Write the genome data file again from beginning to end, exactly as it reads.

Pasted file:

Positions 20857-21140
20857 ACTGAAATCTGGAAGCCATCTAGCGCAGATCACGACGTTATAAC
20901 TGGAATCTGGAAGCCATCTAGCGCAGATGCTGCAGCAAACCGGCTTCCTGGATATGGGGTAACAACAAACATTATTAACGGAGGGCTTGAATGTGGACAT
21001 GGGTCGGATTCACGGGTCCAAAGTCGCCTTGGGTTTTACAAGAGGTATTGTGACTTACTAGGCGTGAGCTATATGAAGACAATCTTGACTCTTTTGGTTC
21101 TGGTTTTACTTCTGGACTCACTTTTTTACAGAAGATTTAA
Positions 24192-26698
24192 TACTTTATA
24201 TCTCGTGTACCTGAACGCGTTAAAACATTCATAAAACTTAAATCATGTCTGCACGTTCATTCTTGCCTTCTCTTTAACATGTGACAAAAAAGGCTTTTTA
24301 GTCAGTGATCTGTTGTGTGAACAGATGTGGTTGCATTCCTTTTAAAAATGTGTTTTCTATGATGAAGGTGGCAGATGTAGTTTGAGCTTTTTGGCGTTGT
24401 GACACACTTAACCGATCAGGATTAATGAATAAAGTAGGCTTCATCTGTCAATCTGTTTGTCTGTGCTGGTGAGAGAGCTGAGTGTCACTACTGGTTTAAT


Positions 20857-21140
20857 ACTGAAATCTGGAAGCCATCTAGCGCAGATCACGACGTTATAAC
20901 TGGAATCTGGAAGCCATCTAGCGCAGATGCTGCAGCAAACCGGCTTCCTGGATATGGGGTAACAACAAACATTATTAACGGAGGGCTTGAATGTGGACAT
21001 GGGTCGGATTCACGGGTCCAAAGTCGCCTTGGGTTTTACAAGAGGTATTGTGACTTACTAGGCGTGAGCTATATGAAGACAATCTTGACTCTTTTGGTTC
21101 TGGTTTTACTTCTGGACTCACTTTTTTACAGAAGATTTAA
Positions 24192-26698
24192 TACTTTATA
24201 TCTCGTGTACCTGAACGCGTTAAAACATTCATAAAACTTAAATCATGTCTGCACGTTCATTCTTGCCTTCTCTTTAACATGTGACAAAAAAGGCTTTTTA
24301 GTCAGTGATCTGTTGTGTGAACAGATGTGGTTGCATTCCTTTTAAAAATGTGTTTTCTATGATGAAGGTGGCAGATGTAGTTTGAGCTTTTTGGCGTTGT
24401 GACACACTTAACCGATCAGGATTAATGAATAAAGTAGGCTTCATCTGTCAATCTGTTTGTCTGTGCTGGTGAGAGAGCTGAGTGTCACTACTGGTTTAAT